RCGP: The New Modern SHU at Pelican Bay State Prison

Art Ramirez

Issue 49

Prison Focus Issue 49, Spring 2016  

Editorial note: We have minimally edited portions of this article for clarification and brevity, with the author's permission,  .

The Restricted Custody General Population Housing Unit (RCGP) occupies a unit at Pelican Bay that was vacant for two years before the Ashker v. Brown decision. The creation of the RCGP is outlined in the Ashker settlement. I will not repeat what it says. This article is to share with readers what the settlement doesn’t tell you about the RCGP.  As of right now both A and B Sections are empty and may be for future Step Down Program. The A-Section has had one inmate housed there. None of these prisoners have debriefed, are drop-outs, rats or SNY. All are placed here on account of 1030s coming from confidential prison informants (flesh eaters). Confidential, unverified information influences what prison administration place in our C-files [central files]. We arrived on January 27th, 2016, to Pelican Bay State Prison RCGP.

Most of you know me by “Big Smiley” Art Ramirez after being in Corcoran SHU’s two year Magnification SHU Program, coming then from the Short Corridor PBSP SHU in November 7, 2013. I was the first to come out of the Short Corridor by the Departmental Review Board (DRB). All of that was the result of the third Hunger Strike. When the DRB finally starting releasing us after all those years in the Short Corridor and the SHU, many of us had been there since in opened in December 1989. Many or most were just as grey-haired as myself. My best to all, I wish upon all to decompress and continue on with your time in much more comfortable surroundings. Now we can use our five senses for what they were intended and our eyes and ears back in place. I was told this RCGP is a mainline program but the only mainline we can see is from our cages, or when we go to visit or to the law library. There was nothing in place for us when this unit opened. This used to be a Psychiatric Security Unit (PSU).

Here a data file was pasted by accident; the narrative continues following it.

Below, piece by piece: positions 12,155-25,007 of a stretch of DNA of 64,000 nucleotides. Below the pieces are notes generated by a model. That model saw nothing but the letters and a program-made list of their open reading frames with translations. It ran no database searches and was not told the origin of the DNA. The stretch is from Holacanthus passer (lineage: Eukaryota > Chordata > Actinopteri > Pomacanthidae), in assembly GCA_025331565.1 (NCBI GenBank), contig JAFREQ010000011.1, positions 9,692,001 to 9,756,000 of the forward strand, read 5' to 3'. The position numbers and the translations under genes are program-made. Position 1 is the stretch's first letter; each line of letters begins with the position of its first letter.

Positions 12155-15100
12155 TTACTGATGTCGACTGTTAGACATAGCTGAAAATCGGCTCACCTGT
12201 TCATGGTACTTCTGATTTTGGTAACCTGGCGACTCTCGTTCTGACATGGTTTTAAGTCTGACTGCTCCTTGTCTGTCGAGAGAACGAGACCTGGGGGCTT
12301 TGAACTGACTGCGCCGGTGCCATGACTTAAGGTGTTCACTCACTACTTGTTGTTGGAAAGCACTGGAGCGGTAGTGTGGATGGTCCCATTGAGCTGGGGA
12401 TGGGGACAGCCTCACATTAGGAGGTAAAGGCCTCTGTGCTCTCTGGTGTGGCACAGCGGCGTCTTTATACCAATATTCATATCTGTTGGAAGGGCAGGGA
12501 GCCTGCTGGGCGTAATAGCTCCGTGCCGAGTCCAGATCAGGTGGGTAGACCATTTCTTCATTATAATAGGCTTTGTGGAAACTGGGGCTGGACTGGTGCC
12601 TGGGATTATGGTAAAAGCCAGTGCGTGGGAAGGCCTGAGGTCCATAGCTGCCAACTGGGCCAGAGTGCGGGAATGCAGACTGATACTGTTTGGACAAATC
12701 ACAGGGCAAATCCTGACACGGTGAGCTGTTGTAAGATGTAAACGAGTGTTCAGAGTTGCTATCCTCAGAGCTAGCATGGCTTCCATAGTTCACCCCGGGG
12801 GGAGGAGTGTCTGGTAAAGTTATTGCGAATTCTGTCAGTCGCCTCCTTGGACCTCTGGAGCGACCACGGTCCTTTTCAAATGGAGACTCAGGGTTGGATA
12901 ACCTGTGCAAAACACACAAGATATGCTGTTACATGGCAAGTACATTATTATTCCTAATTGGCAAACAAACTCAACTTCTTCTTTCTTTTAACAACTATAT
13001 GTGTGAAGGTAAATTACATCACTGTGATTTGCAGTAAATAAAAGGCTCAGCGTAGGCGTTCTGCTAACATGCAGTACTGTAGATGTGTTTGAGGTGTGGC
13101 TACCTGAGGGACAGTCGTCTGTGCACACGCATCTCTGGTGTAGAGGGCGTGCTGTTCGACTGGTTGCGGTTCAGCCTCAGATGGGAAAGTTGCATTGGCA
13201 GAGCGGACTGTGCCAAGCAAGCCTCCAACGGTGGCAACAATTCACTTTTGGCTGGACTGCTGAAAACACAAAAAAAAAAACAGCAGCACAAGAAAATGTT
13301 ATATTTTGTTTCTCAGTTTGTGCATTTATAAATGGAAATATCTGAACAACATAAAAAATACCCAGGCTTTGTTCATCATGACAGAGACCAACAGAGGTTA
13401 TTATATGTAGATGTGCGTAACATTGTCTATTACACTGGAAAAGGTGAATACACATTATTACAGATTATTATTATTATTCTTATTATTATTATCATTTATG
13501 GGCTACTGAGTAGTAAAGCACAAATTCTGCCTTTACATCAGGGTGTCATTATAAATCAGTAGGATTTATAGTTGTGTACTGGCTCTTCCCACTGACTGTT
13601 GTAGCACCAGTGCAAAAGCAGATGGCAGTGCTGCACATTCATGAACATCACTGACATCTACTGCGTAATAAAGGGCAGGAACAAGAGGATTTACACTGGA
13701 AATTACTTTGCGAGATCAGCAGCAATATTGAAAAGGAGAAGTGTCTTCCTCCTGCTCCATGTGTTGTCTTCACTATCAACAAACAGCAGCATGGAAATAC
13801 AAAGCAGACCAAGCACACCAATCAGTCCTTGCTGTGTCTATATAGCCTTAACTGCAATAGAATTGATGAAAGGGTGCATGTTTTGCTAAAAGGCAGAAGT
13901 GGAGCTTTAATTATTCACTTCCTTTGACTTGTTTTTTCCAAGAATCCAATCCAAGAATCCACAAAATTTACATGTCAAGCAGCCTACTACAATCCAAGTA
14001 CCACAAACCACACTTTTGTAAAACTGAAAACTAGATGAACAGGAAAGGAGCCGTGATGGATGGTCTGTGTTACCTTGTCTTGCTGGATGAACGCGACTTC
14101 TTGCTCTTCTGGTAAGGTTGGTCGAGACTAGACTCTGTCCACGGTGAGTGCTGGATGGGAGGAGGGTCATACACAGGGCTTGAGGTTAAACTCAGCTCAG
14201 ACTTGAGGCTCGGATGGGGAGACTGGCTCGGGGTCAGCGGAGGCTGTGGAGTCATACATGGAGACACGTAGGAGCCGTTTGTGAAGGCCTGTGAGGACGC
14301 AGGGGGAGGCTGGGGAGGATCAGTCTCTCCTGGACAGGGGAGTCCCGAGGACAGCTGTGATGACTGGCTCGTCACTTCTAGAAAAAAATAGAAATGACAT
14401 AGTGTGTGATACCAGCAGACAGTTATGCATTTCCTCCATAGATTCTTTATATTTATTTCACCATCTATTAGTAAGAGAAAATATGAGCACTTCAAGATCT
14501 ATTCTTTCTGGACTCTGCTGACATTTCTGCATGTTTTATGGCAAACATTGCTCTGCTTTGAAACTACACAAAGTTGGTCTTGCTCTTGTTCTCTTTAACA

All of us have strong morales and ethics and have encountered plenty of obstacles on account of 1030s already. Not debriefing is also a strong factor why we were placed in the RCGP. This “pilot program” is the new SHU: a secret type of prison program controlled directly by Sacramento for reasons yet unknown. We are told the RCGP is first of its kind in the California prison system. A more friendly unit, the public was told, disguised on paper as a mainline program, yet what we experience is not so different from the SHUs of our past. We are each at or over fifty years old, maybe one or two a bit younger, who have been in SHUs for over twenty years of our lives. We can clearly see what is behind the curtain. We were told we would have a concrete yard where we could congregate, but instead have been placed in cages. There were no pull up bars. After our complaints, we have been told pull up and dip bars will be placed in the cages. With more firm complaining, a basketball hoop was drilled into the wall and handballs for when it is decided that we will be allowed on group yard.